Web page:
Artificial Intelligence: AI-Enabled Screening For Diabetic Retinopathy Can Save Patients’ Eyesight
The AI technology for screening diabetic retinopathy is very accurate.
A study used the images from 30,000 patient scans (120,000 images) from the English Diabetic Eye Screening Program (DESP) to identify signs of damage using the EyeArt artificial intelligence eye screening technology (Eyenuk, Inc., Los Angeles, U.S.). The results were 100% accurate for the detection of moderate to severe retinopathy that could potentially cause the loss of vision. It was 95.7% accurate while detecting issues requiring the patient to refer to a specialist’s services. The study has profoundly positive implications for diabetic retinopathy and its screening. (Medical Xpress)
By 2045, diabetic cases could number 629 million across the globe, and screening this population for eye damage would be a Herculean task. Artificial intelligence could play an immensely useful role in this endeavor and save innumerable patients their eyesight.
AI-enabled screening for diabetic retinopathy
The accuracy of AI-based screening means the technology can tremendously reduce the human effort required to screen diabetic patients every year for any signs of eye damage that could result in a loss of eyesight.
The DESP undertakes more than 2.2 million screening episodes annually. The researchers estimate that using the EyeArt machine learning technology could save £0.5 million per 100,000 screening episodes, resulting in potential annual savings of £ 10 million every year in England.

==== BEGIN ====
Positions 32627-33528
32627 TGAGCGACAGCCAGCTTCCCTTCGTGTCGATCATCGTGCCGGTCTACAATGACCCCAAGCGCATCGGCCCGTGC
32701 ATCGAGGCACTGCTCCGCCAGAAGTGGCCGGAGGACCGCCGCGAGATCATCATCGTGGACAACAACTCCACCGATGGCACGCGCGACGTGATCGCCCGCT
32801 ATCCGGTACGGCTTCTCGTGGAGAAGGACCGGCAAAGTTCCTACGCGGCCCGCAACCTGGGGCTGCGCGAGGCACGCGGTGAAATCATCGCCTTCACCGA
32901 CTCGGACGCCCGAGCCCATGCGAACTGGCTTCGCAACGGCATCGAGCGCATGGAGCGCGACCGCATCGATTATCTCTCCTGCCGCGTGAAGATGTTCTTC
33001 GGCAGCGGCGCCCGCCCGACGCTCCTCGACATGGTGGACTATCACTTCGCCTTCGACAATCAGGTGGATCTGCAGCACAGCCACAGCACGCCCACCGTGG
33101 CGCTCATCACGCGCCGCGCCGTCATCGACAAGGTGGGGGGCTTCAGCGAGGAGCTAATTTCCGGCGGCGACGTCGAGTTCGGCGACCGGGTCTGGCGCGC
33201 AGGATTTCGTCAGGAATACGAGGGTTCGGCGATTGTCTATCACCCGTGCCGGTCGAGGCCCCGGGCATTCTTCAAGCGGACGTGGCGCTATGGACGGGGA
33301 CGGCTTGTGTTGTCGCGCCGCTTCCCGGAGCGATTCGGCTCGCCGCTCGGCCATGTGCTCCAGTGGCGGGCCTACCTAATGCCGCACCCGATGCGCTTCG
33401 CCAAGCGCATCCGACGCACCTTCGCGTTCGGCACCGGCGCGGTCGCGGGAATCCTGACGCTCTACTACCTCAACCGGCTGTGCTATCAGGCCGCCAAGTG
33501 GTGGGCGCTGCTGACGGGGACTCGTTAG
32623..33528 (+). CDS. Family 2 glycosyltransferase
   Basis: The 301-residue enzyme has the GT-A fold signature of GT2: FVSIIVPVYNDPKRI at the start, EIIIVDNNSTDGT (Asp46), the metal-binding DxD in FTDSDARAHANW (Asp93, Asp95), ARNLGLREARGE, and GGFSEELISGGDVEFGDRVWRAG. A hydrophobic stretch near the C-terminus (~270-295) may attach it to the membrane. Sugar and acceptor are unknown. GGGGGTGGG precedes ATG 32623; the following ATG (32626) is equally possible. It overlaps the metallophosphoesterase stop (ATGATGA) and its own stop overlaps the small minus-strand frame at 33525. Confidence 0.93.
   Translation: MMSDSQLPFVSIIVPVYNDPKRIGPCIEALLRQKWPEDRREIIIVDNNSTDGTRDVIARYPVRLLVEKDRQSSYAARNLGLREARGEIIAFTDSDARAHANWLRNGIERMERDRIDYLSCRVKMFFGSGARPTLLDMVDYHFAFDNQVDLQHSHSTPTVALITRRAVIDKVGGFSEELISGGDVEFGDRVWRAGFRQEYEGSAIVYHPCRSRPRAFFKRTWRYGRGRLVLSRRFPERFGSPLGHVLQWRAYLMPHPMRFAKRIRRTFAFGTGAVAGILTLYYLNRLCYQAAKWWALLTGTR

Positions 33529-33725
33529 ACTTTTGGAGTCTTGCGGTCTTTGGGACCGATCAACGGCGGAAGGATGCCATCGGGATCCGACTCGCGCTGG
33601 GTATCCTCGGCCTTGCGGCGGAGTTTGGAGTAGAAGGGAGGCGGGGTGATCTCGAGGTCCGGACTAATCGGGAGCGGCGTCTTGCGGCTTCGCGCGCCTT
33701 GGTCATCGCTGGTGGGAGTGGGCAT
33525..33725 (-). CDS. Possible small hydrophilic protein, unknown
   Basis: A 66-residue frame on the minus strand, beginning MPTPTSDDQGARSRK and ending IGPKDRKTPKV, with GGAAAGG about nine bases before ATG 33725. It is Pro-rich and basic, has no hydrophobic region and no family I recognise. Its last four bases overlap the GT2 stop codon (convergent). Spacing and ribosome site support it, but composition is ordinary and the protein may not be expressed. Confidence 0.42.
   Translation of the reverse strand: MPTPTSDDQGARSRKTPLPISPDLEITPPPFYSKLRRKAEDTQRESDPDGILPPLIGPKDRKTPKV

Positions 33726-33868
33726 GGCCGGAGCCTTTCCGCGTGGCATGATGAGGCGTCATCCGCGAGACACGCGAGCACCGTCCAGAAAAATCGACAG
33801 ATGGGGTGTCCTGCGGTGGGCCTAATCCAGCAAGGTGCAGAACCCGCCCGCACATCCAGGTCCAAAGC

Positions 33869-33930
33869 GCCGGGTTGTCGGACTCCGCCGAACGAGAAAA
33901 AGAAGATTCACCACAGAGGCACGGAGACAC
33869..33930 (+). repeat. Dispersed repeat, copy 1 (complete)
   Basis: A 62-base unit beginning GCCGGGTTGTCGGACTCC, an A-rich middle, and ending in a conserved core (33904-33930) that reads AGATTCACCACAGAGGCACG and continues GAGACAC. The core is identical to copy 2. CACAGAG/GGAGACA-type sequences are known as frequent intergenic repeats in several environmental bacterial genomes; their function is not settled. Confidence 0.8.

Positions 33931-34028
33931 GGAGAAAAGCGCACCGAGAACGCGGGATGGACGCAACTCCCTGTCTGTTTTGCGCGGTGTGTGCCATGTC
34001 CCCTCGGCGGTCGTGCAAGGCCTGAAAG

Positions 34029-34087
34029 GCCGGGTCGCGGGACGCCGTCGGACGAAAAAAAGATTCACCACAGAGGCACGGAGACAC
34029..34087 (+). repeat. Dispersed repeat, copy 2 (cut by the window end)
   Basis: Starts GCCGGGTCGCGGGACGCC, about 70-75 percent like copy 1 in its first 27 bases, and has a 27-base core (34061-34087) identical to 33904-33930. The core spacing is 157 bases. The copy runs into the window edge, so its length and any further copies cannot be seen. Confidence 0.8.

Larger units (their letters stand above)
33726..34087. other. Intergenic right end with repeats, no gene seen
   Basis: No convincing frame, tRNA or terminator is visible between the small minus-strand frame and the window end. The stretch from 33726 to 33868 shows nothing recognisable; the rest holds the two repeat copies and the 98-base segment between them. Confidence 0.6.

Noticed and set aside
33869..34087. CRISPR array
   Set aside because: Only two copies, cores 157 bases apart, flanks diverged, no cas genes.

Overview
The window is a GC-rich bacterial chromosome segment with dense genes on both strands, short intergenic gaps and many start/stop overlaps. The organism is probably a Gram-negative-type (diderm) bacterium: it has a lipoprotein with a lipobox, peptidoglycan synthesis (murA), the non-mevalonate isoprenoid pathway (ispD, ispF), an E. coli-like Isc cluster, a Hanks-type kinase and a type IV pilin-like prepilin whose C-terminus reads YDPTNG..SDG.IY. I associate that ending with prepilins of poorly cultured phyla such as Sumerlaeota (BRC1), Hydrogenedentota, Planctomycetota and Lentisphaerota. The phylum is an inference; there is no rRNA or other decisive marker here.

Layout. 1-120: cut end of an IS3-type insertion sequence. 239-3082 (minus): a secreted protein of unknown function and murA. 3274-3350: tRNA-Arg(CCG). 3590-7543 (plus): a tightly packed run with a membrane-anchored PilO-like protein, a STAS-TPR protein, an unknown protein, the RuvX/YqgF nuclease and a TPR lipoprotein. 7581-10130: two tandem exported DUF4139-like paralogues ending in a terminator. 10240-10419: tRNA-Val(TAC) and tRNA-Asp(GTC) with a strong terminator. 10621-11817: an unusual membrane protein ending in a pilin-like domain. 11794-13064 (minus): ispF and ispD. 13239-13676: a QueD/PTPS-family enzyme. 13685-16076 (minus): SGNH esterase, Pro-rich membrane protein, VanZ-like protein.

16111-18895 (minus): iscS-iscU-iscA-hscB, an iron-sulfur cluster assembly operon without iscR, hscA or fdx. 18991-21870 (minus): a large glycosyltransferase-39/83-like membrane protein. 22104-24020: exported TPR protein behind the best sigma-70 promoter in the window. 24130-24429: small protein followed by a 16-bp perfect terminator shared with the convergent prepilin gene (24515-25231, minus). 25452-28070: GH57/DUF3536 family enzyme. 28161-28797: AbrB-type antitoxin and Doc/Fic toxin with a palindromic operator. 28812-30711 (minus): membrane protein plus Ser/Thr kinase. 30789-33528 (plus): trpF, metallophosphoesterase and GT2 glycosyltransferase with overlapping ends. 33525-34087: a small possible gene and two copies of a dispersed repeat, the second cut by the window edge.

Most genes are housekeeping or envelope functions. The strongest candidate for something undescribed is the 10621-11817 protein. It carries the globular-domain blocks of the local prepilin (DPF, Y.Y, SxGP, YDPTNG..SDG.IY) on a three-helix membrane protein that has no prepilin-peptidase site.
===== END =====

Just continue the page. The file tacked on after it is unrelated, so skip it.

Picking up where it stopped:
Professor Adnan Tufail, consultant ophthalmologist from Moorfields Eye Hospital and the Institute of Ophthalmology, UCL, said:
“We have shown that this validated AI software can reduce the burden of humans needing to grade diabetic eye screening images in the UK massively, by more than 5 million images per year. The technology is incredibly fast, does not miss a single case of severe diabetic retinopathy, and could contribute to healthcare system recovery post-COVID”.
“There is a very high burden on human graders required to diagnose the thousands of images every day—most of which show no signs of disease and require no further action,” said Professor Alicja Rudnicka, senior author on the research paper, from St George’s, University of London. “Our study shows that machine learning technology could safely halve the number of images that need to be assessed by humans, freeing up further funds and resources for the NHS.”
Another benefit from the technology would be the reduction in the backlog in eye screening appointments that has built up following the Covid-19 lockdown norms.
Related Story: Amidst COVID, Eye Tests Powered by AI at Home
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